Hemingway’s Catherines: Death Drives and Destruction in A Farewell to Arms and The Garden of Eden College
Catherine Barkley, who predeceases the retrospective narration of her bereaved lover in A Farewell to Arms, has nevertheless transcended her untimely death to become immortalized as a frequent and much-debated subject of Hemingway criticism. Since her debut in 1929, Catherine has taken many a turn beneath the critical microscope as scholars have shuffled through various lenses. Catherine has weathered countless critical trends and multiple waves of feminism, throughout which critics have cast her in many roles, from her infamous early days as a “divine lollipop” and “inflated rubber-doll woman” to her later restoration not as Hemingway dream girl, but Hemingway code hero (Hacket, Bell qtd. in Spanier 76). Whether critical darling or demon, Catherine Barkley remains one of Hemingway’s most iconic and well-known characters. And yet, oddly, she is not Hemingway’s only Catherine.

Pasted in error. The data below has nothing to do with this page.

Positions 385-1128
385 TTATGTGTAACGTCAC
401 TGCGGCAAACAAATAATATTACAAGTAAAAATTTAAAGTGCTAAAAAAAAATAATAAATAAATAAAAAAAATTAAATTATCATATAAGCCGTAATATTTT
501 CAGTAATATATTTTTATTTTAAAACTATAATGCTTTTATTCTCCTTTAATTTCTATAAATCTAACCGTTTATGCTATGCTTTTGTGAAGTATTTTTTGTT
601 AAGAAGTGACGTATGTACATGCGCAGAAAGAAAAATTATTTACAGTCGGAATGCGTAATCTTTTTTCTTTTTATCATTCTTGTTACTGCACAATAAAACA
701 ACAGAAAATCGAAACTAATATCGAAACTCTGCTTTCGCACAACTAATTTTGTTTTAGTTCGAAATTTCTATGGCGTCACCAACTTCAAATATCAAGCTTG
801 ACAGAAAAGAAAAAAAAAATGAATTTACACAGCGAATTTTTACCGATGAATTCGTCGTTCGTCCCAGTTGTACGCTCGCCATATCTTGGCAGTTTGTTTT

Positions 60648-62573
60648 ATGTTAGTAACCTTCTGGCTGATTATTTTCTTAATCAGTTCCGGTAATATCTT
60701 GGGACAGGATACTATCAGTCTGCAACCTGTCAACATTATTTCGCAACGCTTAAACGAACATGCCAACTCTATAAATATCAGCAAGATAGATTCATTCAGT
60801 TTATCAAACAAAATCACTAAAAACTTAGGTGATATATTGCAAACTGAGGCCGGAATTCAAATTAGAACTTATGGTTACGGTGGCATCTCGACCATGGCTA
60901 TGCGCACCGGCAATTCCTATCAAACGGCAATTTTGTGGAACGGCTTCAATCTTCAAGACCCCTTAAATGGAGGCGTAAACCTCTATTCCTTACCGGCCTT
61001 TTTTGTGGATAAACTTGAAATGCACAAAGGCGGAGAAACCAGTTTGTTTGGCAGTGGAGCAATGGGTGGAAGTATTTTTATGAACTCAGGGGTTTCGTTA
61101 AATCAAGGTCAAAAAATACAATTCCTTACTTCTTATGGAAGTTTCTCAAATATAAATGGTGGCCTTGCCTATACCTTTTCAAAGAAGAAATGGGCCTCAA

In 1986, another Catherine, Catherine Bourne, made her debut as the female lead of the posthumously published The Garden of Eden. Although Catherine remains a common name, I reject a reading that figures this repetition as purely coincidental. Noting, as Carl Eby points out, that Hemingway maintained a fascination with the name Catherine both within and...
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